JCVI classifies pregnant women as at-risk group for Covid vaccination programme

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In October, one in six Covid patients requiring the highest form of life-saving care were unvaccinated pregnant women (AFP via Getty)
In October, one in six Covid patients requiring the highest form of life-saving care were unvaccinated pregnant women (AFP via Getty)

Pregnant women are to be classified as a clinically at-risk group within the UK’s vaccination programme, as officials warned that expectant mothers infected with Covid are more vulnerable to serious illness and birth complications.

The Joint Committee on Vaccination and Immunisation (JCVI) and UK Health Security Agency (UKHSA) have urged pregnant women to come forward and get vaccinated “without delay” amid evidence that suggests they are at increased risk of serious consequences from Covid-19.

Data released in October showed that one in six Covid patients requiring the NHS’s highest form of life-saving care were unvaccinated pregnant women.

Given that the majority of pregnant women who continue to be admitted to hospital with severe Covid are unvaccinated, the key priority is to accelerate the rollout of jabs among this group, the JCVI said.

“Women who are pregnant are strongly encouraged to have a first, second or booster vaccine dose as appropriate in order to better protect yourself and your baby from any serious consequences from Covid-19,” said Professor Wei Shen Lim, chair of JCVI Covid-19 immunisation.

“There is no evidence to suggest that Covid-19 vaccines used in pregnancy increase the risk of miscarriage, stillbirths, congenital abnormalities or birth complications.”

Pregnant women have among the lowest vaccination rates in the UK. Data from Public Health Scotland showed that only 15 per cent of women who gave birth in August were fully vaccinated. In England, 22 per cent had received a single dose at this time. For Wales, this figure stood at 18 per cent.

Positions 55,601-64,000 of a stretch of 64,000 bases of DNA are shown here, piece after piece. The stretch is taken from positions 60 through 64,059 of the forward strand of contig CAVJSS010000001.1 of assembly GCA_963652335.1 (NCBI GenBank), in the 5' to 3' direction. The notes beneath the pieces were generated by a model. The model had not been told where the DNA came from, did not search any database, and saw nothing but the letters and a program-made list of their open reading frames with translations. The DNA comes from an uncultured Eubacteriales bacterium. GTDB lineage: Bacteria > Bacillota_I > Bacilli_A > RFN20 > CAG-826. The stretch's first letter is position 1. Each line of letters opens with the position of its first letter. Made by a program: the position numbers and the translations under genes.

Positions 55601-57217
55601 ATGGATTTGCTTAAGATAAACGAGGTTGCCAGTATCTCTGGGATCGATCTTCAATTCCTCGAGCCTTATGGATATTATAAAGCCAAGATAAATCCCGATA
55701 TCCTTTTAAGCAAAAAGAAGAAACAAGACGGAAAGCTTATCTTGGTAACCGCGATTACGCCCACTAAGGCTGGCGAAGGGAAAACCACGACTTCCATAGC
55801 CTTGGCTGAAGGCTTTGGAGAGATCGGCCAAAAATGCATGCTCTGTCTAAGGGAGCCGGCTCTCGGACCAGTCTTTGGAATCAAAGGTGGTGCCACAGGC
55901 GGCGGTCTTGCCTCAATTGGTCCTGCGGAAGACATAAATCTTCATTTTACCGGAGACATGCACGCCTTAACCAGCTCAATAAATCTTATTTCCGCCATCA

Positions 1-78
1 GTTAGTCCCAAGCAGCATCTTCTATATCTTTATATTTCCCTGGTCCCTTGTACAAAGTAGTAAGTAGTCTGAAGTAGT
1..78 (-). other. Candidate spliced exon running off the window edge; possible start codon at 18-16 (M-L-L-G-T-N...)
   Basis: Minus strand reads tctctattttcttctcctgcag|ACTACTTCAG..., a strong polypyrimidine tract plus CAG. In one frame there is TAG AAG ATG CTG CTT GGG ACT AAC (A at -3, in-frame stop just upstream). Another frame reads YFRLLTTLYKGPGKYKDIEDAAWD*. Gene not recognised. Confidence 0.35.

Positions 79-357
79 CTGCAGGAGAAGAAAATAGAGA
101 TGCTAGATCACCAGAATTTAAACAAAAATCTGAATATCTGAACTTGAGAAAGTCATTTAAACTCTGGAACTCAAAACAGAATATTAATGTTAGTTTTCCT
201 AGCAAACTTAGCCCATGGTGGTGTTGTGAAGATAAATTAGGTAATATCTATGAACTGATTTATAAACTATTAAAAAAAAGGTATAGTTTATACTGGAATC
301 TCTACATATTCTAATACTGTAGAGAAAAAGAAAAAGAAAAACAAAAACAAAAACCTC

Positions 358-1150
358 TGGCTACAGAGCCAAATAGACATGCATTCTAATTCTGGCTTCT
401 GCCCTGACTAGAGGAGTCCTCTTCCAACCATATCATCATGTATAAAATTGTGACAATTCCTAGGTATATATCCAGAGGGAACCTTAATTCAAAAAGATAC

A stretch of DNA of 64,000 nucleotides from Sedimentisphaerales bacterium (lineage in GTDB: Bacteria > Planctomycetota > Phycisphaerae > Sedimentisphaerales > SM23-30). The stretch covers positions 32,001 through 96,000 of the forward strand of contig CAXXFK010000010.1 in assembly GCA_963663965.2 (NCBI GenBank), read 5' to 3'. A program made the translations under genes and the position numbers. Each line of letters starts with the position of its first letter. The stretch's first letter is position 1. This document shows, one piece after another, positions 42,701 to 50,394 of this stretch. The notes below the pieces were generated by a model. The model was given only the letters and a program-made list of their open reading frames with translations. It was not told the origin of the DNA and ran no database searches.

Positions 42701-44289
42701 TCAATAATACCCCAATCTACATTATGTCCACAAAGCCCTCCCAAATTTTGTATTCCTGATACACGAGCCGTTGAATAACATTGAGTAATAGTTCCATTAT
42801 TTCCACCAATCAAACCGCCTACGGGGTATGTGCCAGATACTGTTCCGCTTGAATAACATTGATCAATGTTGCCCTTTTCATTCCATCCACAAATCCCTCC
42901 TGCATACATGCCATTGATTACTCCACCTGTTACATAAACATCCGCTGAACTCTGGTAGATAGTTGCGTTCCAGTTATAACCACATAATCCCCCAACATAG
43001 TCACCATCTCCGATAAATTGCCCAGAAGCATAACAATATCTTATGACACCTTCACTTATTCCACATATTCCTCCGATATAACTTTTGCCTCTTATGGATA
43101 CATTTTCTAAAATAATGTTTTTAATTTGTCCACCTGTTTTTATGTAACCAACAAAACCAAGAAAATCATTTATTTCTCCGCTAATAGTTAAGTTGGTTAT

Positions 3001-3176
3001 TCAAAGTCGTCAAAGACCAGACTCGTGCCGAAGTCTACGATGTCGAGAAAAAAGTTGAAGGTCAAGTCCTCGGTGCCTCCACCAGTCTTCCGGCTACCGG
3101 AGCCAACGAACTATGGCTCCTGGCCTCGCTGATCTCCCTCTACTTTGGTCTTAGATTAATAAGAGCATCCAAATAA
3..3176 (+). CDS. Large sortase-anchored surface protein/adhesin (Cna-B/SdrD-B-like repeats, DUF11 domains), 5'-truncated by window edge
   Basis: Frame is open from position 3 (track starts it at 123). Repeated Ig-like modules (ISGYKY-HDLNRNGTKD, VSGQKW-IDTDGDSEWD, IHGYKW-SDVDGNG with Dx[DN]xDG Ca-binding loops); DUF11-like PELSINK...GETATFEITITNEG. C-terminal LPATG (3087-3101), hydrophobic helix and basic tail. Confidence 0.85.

Marked variation in vaccine coverage has also been observed between women from different socio-economic groups and ethnic backgrounds, the UKHSA said.

Separate data published from the University of Oxford show pregnant women with Covid are up to three times more likely than others to have a premature baby.

A total of 694 premature babies were born to Covid-positive mothers between March 2020 and July this year. Of these, 604 babies had to be admitted to neonatal critical care.

Clinical outcomes following Covid infection in pregnant women have also worsened over the course of the pandemic, research shows. Of those hospitalised with the virus, more are now being admitted to ICU – 7.9 per cent in the first wave, compared to 16 per cent in the third wave.

In light of the heightened risk posed by Covid to pregnant women and their children, the JCVI said they should be considered a clinical risk group within the UK’s vaccination programme.

Dr Gayatri Amirthalingam, from UKHSA, said: “The serious risks posed to women who become infected with Covid-19 during pregnancy have become increasingly clear.

“We know that the vaccines used in the UK Covid-19 vaccination programme have been highly effective in preventing serious complications and those recommended for pregnant women have a good safety record.

“I would urge all pregnant women to come forward and get their vaccine without delay. This is the best way to protect you and your baby.”

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